A hardening of the oughteries

The Revd Dr William Lamb
Tenth Sunday after Trinity


Sung Eucharist

Isaiah 58.9-14     Luke 13.10-17

Driving over the plains in the Vendee in Western France the other week – I was on holiday – something caught my eye in the distance, and I was so surprised that I must confess I almost drove off the road. Fortunately, there wasn’t any traffic around. But from a high bank of maize, a wild boar suddenly emerged, and proceeded to trot across the plain.

Now I’ve never seen a wild boar before, but it was a stunning sight. It was evening, and the sun was beginning to set, and this wild and majestic creature just trotting along in the warm sunshine over these huge expanses of fields gave to me at least an exhilarating sense of freedom. Now it could just be that I was on holiday and in a good mood, and feeling fairly chilled out. And it didn’t necessarily have to be a wild boar – it could have been anything really – the fact that I was on holiday and feeling rested made all the difference. Something about that incident allowed me to break out of my seasoned, cynical, ‘I’ve seen it all before’, frame of mind, and restored in me a capacity for wonder.

Now I begin with this little parable, because I think it sheds some light on what is going on in the gospel reading today. Jesus is teaching in the synagogue on the Sabbath, and he sees a woman in pain, as Luke puts it, ‘she was bent double and quite unable to stand up straight’, and he says to her, ‘You are set free from your ailment.’ But of course, it’s the Sabbath, and people are not meant to work on the Sabbath, so controversy ensues. There’s a blazing row. The leader of the synagogue says to the crowd, ‘There are six days on which work ought to be done; come on those days and be cured, and not on the Sabbath day.’

For Jews of that time, as today, the observance of the Sabbath was one of the principal works of the law. It was a day of rest. Just as in the story of creation in the Book of Genesis, God rested on the seventh day, so those made in his image should also rest on the seventh day. And just as the Sabbath is a day of rest, it acts as a kind of interruption in the whole cycle of creation, to provide a moment of recreation, of re-creation. And I guess that’s what I experienced on holiday, looking out over the fields, feeling rested, I discovered that same re-creation.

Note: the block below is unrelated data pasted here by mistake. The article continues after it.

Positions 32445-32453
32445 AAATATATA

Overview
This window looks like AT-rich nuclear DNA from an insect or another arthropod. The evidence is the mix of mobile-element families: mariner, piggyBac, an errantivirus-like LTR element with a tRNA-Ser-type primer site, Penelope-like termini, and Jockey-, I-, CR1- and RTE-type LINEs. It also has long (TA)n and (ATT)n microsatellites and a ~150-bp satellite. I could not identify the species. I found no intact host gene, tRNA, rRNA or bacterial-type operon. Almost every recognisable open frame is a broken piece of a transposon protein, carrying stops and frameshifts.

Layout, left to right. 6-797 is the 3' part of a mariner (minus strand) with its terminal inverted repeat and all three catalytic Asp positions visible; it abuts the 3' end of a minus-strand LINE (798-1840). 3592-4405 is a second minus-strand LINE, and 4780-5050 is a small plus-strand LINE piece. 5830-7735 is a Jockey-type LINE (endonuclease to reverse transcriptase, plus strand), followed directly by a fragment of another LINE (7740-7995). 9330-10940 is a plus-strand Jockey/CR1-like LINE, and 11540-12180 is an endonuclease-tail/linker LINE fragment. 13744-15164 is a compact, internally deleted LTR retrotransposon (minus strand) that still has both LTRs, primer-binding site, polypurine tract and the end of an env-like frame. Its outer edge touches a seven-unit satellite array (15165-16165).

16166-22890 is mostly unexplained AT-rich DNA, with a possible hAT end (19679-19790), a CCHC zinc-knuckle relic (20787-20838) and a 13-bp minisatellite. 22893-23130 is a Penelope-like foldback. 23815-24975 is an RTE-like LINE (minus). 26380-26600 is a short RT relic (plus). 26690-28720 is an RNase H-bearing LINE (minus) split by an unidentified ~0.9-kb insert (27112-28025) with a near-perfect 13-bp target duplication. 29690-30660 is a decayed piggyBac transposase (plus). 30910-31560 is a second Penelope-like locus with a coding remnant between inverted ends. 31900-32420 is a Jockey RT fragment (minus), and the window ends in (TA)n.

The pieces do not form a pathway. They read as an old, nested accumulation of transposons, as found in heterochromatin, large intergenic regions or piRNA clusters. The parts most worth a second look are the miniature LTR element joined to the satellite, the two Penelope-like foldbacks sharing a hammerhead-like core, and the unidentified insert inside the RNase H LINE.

Observing the sabbath is one of the ten commandments. And although Sabbath observance is a specifically Jewish practice, we should not read this story in the gospel as a conflict between Jews and Christians. The idea that Judaism is just about rules, while Christianity is about love, joy and peace, is pretty offensive to Jews and a pretty inaccurate description of many Christians. Christians have lots of rules and are expected to observe all sorts of commandments. Think of the ten commandments. 

But this is an argument going on within the synagogue. Jesus appears to question the practice of observing the Sabbath. First, he says, ‘The rules don’t appear to be as clear-cut as you’re suggesting’ – ‘Does not each of you on the Sabbath untie his ox or his donkey from the manger, and lead it away to give it water?’ And then he says, ‘And ought not this woman, a daughter of Abraham whom Satan bound for eighteen long years, be set free from this bondage on the Sabbath day?’

There’s the motif of freedom again. It’s a motif which we find again and again in Luke’s gospel. Think of the Benedictus, the Song of Zechariah, ‘Blessed is the Lord the God of Israel, for he has come to his people and set them free.’ Think of the Magnificat, Mary’s great song of praise, which speaks of the mighty being cast from their thrones, and the lowly being lifted up. Jesus suggests that there may be more to life than just keeping the rules. Perhaps the rules are not ends in themselves. They point to a greater purpose.